Thank You, Dr. Jan MacPhail.

Who the hell cries over a doctor shutting down a practice?


Well…I’m not alone.  There’s a few hundred of us grieving right now.  We’re having to face the loss of a woman whose presence in our lives and our community goes beyond a doctor/patient relationship.  We’re losing a woman of substance and virtue who champions us with enthusiasm, wisdom, authenticity and love.

When I moved to this small island 34 years ago and discovered a female doctor, I phoned and made an appointment.  Nothing to it.  No questions.  No “meet and greet” session.  I simply showed up for the appointment so Dr. Levitt and I could pursue the business of minding my health.

About four years later, Dr. Levitt left the island.  Being in my 30s, it was of little concern.  Besides, I simply stayed with Dr. Levitt’s replacement, Dr. Jan MacPhail. 

Besides an opportunity to set up her own practice, Dr. Jan looked forward to some West Coast living and sailing with Tony, her university professor husband.  Tony took a sabbatical from his professorial career to help Jan build her practice.  After a decade, Tony returned to his work at Lakehead University in Thunder Bay, Ontario.

Tony and Dr. Jan maintained their marriage through distance and time – even before the internet.  They even decided to begin a family.  About 18 years ago, Jan gave birth to their son.  Thereafter, Jan took leaves for significant periods of time so Tony and she could parent the young lad during his early years and, later, during school holidays.

Dr. Jan informed us months ago that she would be joining Tony in Thunder Bay after their son’s high school graduation.  This June, I watched the young man proudly perform one of his musical pieces as part of his graduation class ceremony.  I watched with “patient’s pride” – if there is such a thing – but it ripped a hole in my denial.  Jan really would be leaving us now.

Besides being a phenomenal doctor who reduced fear while building character, Jan made significant medical contributions within our Province. Two examples –  teaching other doctors about Women’s Menopause and supporting OPT (Options for Sexual Health) which now has 60 clinics operating in the Province.  Hearing from various people within the medical community, gratitude for her teaching skills abound.

Jan loves music and even played the bagpipes in the Island’s Pipe Band.  I would see her at different island events and each time I saw her performing, pride roared through me as though she was my sister.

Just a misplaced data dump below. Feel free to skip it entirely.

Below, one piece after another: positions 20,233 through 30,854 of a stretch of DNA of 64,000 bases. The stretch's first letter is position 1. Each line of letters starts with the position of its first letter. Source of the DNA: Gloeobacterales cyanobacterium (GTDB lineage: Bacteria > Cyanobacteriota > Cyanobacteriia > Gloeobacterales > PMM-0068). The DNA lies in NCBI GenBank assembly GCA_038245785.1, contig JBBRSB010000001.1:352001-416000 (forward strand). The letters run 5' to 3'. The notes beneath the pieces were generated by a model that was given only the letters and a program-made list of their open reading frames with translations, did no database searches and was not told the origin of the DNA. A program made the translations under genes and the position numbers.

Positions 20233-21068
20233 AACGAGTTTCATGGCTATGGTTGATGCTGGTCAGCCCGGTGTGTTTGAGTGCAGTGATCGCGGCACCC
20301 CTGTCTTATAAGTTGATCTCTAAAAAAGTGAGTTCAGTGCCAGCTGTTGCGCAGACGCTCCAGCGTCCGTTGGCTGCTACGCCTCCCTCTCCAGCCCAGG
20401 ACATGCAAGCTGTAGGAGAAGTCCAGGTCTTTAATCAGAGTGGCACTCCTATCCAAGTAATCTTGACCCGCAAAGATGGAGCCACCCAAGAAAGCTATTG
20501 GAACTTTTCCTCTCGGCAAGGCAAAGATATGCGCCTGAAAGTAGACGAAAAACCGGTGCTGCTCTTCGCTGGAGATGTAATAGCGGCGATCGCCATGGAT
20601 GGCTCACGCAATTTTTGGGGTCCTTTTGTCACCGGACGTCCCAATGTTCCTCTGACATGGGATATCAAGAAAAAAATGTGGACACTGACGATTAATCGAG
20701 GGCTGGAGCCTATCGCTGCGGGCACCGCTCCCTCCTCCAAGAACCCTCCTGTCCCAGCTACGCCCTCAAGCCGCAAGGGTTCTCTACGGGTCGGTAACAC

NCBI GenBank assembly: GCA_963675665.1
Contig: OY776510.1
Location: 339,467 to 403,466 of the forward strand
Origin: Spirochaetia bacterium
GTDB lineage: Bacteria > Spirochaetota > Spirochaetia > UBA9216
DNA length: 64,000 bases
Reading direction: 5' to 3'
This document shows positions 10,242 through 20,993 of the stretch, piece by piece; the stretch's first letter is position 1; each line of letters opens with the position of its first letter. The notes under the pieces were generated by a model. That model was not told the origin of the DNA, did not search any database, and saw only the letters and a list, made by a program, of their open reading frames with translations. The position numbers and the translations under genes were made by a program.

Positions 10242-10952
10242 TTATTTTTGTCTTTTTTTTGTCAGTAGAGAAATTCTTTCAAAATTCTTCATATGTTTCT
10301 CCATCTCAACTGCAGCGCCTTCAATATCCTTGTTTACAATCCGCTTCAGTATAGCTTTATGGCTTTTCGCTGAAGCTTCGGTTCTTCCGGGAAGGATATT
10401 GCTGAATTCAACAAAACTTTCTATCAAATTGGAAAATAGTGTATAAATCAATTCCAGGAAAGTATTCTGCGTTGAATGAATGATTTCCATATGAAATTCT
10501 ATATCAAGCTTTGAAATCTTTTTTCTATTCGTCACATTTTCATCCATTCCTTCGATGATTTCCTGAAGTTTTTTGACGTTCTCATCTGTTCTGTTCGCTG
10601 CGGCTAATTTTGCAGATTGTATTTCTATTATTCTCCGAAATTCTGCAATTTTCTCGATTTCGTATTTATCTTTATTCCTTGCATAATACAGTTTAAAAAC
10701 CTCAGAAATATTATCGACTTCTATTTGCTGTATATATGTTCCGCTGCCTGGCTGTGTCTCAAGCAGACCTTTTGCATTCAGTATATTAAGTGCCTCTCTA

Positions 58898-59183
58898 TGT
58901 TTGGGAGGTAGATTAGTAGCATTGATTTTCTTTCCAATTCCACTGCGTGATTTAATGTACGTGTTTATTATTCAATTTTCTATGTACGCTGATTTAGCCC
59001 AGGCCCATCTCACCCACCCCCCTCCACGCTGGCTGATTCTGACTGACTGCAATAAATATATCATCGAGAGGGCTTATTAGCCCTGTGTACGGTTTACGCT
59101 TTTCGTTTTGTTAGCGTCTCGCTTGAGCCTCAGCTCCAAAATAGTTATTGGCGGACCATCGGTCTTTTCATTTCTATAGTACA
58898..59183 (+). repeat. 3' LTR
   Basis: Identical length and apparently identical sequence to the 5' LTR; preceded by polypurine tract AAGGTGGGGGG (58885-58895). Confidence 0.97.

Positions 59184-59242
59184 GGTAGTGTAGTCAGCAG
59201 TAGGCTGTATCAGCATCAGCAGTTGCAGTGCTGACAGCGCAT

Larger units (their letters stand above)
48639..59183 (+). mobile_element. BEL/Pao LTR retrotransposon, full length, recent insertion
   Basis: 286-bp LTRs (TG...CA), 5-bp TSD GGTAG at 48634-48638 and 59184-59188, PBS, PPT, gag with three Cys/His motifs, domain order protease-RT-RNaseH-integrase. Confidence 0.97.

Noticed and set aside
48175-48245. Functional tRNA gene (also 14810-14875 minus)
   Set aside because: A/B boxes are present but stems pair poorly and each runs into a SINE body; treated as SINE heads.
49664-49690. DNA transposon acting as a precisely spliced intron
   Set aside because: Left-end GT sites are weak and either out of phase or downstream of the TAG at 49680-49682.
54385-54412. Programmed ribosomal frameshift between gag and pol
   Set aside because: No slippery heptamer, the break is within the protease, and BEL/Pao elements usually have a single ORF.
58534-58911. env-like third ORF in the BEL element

Last night, the OPT team held a farewell function to honour Dr. Jan MacPhail’s incredible contribution to the sexual health of our society.  They invited the community to come to the gathering.  Most of the non-medical people present were her patients.  The hall was packed.

Dr. Jan MacPhail  (

Dr. Jan MacPhail *

Since Jan was the first speaker to be introduced, I watched the audience as she organized herself at the podium.  Rows of people stood in a semi-circle, completely quiet, almost every person wearing a solemn expression.  One face stood out – a beaming one, bearing beard and mustache – unmistakeably a professor and loving husband.  Beside him was the expectant face of a proud young man bearing many of Jan’s features.

Tears welled and I realized how many would be carrying the same dread.  Not one of the other doctors on the island has room for more patients.  In the audience, I saw some of Jan’s elderly patients who must surely be filled with fear.  I mentioned this to a woman who sat next to me.  She was another of Jan’s patients, Aggie, about my age.

I said to Aggie, “We’ll need a ‘Jan’s Gone Support Group’. ”

She said, “We’ll call ourselves ‘Women Without Doctors’!”

I laughed and added, “We’ll be doctoring ourselves!  We’ll share everything that Jan taught us!”

Jan overheard us and declared us Chair and Vice-Chair.

Dear Jan MacPhail!  Off you go, beloved Doctor!  I’ve cherished every minute with you.  Yes, it’s time for Tony and you to begin plans for a shared retirement as you support your son through his University years.  Thank you for giving us nearly 30 years of your profession, life, marriage, wisdom and love.  We have been spoiled.  Guess it’s time for us to join the voices that decry the questionable standards that have kept the perfect doctor from coming here to take over your practice.